“From a distance of thirty yards or so,” he writes, “I saw that the fir trees were also constructions, their black bark giving forth smooth rod-like branches in a sequence too uniform to be natural. The roots stood in a smooth oil so that the trees were not fixed to the earth. My impression was not of something magical nor of the spirit world. Spirits are our breath, emanations of us. This phenomenon was as indifferent to my presence as a mine shaft. I stood a way back from it, an interloper to a different kind of nature created by a different kind of God.”
Night came quick and early in December. Emmons discovered that in his pursuit of the bear, he had lost his fellow hunters. He used his map to find his way back to camp, along the way drawing in the boundary of the unmapped mountain. The same map is bound up with his diary; unfolding it, I discover that he named the strange mountain “Godforsaken”. He had intended to lead the others to his discovery but on returning to camp discovered that the hunters had caught a small black bear – a real one. Skinning this bear took priority, as the corpse would freeze solid overnight. Among the company of these hard and practical men, Emmons grew reluctant to share his tale. He kept silent and took a few sips of mountain dew. He did not want to invite further scorn. He confined his impressions to his diary, along with a note that the captured bear, when skinned, “resembled a big-bodied man with long arms and stumpy legs, and it had died as a man dies – on his back, facing the stars.”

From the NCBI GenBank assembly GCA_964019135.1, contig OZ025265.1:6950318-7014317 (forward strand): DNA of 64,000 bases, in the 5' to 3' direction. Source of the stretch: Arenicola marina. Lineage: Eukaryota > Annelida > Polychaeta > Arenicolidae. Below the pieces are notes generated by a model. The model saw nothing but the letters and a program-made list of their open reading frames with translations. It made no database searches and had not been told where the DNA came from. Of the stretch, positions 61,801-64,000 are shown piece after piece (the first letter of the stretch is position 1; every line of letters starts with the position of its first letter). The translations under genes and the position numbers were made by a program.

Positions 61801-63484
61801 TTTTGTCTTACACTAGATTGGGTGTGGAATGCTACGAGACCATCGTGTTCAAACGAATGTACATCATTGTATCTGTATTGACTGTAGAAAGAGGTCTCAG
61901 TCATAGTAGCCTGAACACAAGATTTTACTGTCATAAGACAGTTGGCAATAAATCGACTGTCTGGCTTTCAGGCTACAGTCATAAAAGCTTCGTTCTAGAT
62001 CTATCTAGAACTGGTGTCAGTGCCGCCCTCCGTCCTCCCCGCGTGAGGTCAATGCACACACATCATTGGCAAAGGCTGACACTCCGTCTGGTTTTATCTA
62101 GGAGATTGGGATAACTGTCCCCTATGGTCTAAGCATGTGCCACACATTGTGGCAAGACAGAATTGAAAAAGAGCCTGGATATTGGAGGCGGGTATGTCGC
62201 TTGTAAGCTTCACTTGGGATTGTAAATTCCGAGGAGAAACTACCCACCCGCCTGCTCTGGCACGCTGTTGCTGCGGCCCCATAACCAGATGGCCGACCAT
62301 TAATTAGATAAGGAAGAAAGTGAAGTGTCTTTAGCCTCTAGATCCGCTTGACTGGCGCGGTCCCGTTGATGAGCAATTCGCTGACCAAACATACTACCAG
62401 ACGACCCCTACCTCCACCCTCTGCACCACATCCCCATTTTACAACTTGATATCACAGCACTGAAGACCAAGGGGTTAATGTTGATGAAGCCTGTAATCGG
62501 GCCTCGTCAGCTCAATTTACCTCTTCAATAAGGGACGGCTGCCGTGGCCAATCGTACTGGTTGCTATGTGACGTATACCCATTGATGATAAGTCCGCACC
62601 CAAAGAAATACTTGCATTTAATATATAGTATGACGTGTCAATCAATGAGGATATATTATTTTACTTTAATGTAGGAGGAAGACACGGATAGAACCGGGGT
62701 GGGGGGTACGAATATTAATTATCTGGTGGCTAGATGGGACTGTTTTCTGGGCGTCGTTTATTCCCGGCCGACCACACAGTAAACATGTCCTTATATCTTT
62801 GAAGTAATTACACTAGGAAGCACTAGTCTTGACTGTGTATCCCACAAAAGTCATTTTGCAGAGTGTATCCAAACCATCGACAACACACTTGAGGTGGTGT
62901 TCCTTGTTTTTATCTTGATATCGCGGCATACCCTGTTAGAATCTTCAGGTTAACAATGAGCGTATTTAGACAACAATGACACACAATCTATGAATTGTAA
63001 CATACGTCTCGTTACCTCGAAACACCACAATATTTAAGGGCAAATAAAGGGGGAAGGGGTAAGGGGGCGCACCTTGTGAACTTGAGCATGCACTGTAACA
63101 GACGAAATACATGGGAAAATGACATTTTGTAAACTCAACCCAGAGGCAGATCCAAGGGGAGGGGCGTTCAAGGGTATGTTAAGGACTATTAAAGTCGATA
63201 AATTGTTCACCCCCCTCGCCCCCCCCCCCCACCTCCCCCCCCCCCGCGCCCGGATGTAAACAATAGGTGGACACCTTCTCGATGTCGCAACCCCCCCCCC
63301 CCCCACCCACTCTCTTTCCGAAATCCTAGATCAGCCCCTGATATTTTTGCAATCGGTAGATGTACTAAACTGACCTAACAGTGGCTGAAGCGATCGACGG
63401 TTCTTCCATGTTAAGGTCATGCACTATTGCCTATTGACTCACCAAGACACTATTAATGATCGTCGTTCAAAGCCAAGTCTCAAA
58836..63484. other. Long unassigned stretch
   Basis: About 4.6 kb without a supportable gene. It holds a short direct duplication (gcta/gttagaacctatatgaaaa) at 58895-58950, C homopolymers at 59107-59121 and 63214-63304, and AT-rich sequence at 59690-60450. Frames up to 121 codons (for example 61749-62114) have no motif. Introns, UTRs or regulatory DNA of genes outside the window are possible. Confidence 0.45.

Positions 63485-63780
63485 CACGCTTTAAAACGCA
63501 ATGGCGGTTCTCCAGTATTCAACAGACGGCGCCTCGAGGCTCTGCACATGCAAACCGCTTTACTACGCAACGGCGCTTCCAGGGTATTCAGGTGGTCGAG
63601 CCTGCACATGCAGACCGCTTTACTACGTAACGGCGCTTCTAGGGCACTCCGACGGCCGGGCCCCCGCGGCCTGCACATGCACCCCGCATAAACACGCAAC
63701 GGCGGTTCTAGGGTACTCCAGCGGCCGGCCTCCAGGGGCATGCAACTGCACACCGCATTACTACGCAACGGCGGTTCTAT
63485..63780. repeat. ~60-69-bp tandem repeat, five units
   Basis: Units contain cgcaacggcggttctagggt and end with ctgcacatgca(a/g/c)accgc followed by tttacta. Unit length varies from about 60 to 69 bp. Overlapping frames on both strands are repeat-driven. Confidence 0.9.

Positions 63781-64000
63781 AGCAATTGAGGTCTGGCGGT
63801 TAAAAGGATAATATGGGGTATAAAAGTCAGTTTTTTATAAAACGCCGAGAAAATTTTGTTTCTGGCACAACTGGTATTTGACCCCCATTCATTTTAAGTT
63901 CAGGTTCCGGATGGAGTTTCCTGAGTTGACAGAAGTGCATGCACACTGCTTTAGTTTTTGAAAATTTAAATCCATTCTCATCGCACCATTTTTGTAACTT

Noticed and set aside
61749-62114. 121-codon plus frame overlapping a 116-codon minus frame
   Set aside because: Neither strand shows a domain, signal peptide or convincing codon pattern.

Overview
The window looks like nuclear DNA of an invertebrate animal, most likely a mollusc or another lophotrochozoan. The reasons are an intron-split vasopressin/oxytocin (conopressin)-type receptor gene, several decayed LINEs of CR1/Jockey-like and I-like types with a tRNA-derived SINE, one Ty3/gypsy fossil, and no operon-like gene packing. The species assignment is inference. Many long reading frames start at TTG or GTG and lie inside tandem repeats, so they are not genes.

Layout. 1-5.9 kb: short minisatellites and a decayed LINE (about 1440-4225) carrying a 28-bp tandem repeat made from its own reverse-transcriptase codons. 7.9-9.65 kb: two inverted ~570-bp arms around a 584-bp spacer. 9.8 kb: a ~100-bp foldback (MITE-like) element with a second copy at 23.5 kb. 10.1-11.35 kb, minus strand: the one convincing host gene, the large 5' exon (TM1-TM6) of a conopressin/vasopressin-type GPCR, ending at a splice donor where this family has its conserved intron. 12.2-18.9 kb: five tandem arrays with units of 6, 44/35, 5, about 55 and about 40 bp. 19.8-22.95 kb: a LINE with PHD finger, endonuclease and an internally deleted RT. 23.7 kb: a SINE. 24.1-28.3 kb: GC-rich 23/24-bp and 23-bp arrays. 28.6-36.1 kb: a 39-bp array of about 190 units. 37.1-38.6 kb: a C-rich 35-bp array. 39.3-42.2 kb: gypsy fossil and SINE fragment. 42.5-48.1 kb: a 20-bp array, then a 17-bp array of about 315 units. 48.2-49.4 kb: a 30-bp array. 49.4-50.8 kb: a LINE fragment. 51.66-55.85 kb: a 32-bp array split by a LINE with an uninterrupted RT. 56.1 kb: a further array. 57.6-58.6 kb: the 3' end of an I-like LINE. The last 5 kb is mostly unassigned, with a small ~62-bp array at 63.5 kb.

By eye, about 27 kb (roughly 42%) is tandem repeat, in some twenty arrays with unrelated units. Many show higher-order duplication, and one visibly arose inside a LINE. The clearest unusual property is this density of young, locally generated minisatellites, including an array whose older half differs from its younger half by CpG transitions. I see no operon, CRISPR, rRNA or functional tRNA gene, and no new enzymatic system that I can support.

Over a hundred and ten years after the winter of 1920, the algorithms matched Emmons’ descriptions of Godforsaken to descriptions of emergence from more recent times, in Sussex and the forests of the Czech Republic: an artificial entity, of unknown origin, repurposing an ecosystem to service the circulations of its emergent intelligence. I file his diaries, essays and map in the Restoration under the tag of “shadow history”. Then it occurs to me that I do not know what happened next to Emmons. History records his death as occurring on the bend of a road on the way back from buying moonshine, but that tragedy came ten years after his experience of Godforsaken.
I retrieve his diary. His fellow hunters returned to town to trade the bear hide, leaving him resolved to remain alone on the mountain throughout winter. But, within a few hours, he realised the danger of such a stay. The danger of solitude, the risk of starving the mind of human contact until it resorted to its own inventions, and the prospect of encountering further manifestations of Godforsaken. Two blank days in the diary attest to his pains in coming off the moonshine, and then one word brings to an end his entries for that year: “Family?”